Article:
Journal article Open Access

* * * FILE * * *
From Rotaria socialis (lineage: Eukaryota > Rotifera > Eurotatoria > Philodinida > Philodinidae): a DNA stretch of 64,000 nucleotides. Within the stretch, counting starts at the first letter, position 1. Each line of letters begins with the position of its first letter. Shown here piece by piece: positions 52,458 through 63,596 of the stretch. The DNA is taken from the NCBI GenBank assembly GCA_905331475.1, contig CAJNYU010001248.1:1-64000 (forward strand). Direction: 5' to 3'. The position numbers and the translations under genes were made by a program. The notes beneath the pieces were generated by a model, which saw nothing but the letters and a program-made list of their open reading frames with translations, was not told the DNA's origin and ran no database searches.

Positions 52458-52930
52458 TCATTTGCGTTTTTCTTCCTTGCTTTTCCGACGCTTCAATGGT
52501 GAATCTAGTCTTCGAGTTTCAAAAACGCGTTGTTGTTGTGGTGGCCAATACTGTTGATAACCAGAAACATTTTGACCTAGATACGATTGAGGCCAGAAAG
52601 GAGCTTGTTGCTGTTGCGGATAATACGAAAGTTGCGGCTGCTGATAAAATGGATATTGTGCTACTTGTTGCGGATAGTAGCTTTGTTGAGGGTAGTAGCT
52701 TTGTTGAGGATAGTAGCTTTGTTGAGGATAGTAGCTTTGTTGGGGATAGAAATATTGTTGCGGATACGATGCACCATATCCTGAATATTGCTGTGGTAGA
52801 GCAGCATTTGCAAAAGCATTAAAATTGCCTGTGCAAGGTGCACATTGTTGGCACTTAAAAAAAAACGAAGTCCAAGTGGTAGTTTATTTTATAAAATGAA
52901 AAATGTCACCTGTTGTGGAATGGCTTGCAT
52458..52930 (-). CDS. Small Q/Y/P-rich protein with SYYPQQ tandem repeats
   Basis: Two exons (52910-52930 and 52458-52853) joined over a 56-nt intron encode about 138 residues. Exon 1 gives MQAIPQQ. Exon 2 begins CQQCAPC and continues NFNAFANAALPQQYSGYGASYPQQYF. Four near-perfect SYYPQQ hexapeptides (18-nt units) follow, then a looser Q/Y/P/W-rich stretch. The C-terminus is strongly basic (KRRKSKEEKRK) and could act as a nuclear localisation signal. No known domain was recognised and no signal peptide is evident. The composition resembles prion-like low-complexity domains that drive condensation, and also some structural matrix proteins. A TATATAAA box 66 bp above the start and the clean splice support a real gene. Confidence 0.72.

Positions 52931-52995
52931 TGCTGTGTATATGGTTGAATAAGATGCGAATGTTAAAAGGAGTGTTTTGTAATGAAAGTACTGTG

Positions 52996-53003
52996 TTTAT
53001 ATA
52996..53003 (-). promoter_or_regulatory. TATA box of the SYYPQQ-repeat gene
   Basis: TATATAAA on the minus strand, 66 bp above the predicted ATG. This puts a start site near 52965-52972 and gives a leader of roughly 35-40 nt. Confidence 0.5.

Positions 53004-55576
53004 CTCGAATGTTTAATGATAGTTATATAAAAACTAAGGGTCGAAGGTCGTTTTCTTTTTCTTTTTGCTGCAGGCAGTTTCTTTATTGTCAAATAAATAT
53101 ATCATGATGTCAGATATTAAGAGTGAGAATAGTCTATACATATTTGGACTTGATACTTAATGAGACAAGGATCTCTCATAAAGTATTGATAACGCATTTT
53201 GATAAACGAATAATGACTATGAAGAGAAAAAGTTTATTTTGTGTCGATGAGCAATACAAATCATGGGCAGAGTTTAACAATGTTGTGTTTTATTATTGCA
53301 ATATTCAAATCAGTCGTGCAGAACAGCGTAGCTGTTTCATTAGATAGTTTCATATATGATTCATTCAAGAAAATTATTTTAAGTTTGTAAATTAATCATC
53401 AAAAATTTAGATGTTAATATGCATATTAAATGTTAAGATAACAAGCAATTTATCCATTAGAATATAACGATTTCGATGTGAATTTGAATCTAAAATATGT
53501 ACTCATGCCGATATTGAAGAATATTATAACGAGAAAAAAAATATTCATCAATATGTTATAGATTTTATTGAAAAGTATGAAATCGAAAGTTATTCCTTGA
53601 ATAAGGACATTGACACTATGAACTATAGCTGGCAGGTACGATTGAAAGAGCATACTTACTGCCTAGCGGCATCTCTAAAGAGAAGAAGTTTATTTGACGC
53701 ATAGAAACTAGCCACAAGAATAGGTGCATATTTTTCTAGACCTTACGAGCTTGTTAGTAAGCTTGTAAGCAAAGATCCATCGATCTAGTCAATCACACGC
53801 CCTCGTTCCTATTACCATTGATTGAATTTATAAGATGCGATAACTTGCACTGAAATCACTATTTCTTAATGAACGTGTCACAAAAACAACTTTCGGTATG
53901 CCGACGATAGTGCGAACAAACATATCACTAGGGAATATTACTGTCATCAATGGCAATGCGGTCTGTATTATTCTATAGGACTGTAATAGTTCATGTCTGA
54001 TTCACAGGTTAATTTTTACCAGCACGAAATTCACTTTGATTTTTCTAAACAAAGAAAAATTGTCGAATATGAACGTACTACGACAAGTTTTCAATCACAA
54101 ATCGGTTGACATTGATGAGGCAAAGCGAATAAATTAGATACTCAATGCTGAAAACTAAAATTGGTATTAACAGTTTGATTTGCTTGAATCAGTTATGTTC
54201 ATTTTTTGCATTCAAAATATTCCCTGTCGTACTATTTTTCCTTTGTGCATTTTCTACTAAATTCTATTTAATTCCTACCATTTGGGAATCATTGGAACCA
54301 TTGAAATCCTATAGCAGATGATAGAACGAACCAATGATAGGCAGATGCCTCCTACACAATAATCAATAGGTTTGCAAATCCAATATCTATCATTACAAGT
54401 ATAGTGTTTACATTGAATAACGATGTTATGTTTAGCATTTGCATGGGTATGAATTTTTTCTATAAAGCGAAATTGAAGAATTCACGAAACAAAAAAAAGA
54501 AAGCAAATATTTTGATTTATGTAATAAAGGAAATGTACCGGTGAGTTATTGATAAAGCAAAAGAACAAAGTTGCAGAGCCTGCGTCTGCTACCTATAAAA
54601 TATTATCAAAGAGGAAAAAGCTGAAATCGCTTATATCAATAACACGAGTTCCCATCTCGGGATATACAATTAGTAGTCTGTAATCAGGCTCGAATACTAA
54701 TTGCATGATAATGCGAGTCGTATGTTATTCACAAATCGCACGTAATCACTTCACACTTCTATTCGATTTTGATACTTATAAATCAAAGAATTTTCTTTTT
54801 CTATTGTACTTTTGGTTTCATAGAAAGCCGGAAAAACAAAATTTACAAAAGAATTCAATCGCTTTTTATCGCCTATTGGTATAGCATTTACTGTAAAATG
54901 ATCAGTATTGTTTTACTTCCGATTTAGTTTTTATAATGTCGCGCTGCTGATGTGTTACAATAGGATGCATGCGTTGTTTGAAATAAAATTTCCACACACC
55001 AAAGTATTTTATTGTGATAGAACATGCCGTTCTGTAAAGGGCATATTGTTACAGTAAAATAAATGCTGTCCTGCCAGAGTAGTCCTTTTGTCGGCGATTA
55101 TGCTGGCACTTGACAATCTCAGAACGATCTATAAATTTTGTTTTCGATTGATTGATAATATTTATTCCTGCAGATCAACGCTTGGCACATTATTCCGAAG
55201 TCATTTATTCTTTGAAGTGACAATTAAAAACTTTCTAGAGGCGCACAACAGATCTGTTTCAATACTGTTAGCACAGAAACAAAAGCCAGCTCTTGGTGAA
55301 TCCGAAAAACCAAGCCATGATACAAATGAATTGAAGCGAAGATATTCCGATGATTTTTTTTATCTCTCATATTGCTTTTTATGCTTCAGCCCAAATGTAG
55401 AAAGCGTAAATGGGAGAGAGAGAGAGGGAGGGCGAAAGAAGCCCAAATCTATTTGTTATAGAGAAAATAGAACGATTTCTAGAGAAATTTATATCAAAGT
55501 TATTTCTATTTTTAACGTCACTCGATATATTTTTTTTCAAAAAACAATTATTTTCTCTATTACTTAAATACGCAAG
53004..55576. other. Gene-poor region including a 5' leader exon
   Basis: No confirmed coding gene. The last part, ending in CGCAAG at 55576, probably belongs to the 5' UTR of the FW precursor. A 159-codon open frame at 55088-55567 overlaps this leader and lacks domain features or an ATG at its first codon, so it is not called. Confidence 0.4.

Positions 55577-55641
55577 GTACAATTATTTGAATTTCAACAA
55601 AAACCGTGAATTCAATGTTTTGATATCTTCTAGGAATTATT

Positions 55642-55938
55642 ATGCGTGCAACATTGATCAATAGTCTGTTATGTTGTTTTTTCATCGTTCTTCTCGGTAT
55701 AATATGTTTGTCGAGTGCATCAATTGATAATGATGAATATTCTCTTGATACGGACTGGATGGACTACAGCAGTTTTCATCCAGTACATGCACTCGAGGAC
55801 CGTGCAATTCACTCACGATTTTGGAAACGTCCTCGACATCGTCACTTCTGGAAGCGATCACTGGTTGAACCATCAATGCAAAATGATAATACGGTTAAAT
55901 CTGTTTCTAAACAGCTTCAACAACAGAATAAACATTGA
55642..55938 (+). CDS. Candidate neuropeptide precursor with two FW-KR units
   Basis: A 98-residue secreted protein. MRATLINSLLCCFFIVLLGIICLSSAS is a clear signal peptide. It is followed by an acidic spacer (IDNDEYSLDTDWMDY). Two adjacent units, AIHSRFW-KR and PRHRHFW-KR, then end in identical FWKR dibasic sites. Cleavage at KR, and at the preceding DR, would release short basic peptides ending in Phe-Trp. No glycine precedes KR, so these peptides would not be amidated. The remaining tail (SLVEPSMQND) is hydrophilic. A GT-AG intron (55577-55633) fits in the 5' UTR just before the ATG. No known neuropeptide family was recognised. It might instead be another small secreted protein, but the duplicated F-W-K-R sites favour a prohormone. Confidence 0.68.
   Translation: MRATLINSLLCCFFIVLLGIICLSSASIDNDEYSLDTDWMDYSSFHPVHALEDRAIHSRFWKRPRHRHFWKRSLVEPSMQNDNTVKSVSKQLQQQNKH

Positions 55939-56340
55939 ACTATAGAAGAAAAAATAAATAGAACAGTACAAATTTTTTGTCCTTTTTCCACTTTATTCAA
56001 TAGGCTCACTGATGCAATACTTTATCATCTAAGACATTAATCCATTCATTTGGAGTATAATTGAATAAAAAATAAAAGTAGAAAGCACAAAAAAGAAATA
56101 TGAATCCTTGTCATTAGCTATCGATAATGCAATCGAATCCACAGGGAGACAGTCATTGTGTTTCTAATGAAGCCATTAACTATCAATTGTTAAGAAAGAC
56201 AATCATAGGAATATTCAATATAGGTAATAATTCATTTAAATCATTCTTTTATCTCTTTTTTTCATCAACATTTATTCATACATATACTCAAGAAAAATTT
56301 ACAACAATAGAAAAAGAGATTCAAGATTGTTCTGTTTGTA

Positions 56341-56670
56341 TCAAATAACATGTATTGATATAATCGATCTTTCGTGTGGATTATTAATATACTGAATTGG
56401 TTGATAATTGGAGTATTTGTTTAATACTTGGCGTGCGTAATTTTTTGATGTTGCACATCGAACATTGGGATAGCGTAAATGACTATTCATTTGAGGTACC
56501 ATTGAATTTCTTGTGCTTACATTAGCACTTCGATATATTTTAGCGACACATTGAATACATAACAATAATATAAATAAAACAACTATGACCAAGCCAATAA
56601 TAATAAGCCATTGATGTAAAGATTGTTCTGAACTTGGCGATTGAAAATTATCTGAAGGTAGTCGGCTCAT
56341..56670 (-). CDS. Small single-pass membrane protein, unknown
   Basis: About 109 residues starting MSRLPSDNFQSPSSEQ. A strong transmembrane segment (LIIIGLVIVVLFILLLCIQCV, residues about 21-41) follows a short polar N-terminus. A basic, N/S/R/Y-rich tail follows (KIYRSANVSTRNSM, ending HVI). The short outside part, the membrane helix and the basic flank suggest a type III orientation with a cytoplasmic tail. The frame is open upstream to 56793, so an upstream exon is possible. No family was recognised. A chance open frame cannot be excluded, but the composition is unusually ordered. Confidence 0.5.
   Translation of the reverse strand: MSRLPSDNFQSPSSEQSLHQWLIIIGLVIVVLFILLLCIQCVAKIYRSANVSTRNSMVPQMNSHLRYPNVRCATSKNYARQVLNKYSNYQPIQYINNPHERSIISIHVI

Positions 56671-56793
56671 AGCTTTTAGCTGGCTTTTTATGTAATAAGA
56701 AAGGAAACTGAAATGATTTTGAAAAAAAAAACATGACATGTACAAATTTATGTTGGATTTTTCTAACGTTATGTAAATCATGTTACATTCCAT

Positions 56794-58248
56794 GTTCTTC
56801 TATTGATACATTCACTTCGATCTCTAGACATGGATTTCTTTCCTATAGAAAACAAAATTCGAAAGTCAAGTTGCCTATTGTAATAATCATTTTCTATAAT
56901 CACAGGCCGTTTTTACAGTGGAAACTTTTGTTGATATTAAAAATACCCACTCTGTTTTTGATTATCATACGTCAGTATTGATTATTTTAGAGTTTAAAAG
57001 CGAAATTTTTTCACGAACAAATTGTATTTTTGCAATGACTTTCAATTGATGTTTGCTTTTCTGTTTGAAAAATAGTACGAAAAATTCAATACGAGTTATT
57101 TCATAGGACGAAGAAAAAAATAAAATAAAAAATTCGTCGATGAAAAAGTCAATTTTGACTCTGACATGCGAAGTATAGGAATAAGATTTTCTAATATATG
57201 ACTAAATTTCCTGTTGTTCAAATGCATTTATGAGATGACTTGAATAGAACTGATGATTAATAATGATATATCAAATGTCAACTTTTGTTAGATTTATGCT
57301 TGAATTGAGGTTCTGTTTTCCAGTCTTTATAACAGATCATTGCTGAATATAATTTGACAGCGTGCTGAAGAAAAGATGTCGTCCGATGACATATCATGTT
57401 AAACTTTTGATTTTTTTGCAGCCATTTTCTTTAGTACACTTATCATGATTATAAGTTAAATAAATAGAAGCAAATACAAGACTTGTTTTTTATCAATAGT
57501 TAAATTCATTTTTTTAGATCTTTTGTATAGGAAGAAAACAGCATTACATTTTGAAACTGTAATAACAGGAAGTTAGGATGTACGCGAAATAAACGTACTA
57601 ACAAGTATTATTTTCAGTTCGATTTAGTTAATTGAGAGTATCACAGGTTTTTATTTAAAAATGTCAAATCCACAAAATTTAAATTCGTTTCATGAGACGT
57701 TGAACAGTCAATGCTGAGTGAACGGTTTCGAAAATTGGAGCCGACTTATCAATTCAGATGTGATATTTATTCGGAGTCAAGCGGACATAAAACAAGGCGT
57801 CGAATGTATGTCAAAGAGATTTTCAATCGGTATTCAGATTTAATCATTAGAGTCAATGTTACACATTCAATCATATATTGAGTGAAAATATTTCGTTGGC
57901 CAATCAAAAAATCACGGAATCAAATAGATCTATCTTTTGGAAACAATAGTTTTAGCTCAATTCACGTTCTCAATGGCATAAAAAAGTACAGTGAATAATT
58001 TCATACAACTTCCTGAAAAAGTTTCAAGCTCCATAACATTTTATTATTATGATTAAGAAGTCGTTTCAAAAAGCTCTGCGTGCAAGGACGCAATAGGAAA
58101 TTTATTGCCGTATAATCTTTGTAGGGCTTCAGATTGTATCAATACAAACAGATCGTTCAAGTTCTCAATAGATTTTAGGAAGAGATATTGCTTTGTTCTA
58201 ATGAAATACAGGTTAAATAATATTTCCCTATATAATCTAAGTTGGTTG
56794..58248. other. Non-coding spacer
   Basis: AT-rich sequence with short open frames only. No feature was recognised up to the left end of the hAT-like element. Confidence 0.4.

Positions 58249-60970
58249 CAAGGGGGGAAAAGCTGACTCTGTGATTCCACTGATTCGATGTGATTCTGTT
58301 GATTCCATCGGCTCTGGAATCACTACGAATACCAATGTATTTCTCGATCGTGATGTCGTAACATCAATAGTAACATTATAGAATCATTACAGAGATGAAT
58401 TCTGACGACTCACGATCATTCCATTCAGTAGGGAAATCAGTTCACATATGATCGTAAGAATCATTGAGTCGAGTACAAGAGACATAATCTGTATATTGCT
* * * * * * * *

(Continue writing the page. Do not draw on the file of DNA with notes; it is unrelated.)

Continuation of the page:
Inertial confinement fusion (ICF) is an approach to fusion that relies on the inertia of the fuel mass to provide confinement. To achieve conditions under which inertial confinement is sufficient for efficient thermonuclear burn, a capsule (generally a spherical shell) containing thermonuclear fuel is compressed in an implosion process to conditions of high density and temperature. ICF capsules rely on either electron conduction (direct drive) or x rays (indirect drive) for energy transport to drive an implosion. In direct drive, the laser beams (or charged particle beams) are aimed directly at a target. The laser energy is transferred to electrons by means of inverse bremsstrahlung or a variety of plasma collective processes. In indirect drive, the driver energy (from laser beams or ion beams) is first absorbed in a high‐Z enclosure (a hohlraum), which surrounds the capsule. The material heated by the driver emits x rays, which drive the capsule implosion. For optimally designed targets, 70%–80% of the driver energy can be converted to x rays. The optimal hohlraum geometry depends on the driver. Because of relaxed requirements on laser beam uniformity, and reduced sensitivity to hydrodynamic instabilities, the U.S. ICF Program has concentrated most of its effort since 1976 on the x‐ray or indirect‐drive approach to ICF. As a result of years of experiments and modeling, we are building an increasingly strong case for achieving ignition by indirect drive on the proposed National Ignition Facility (NIF).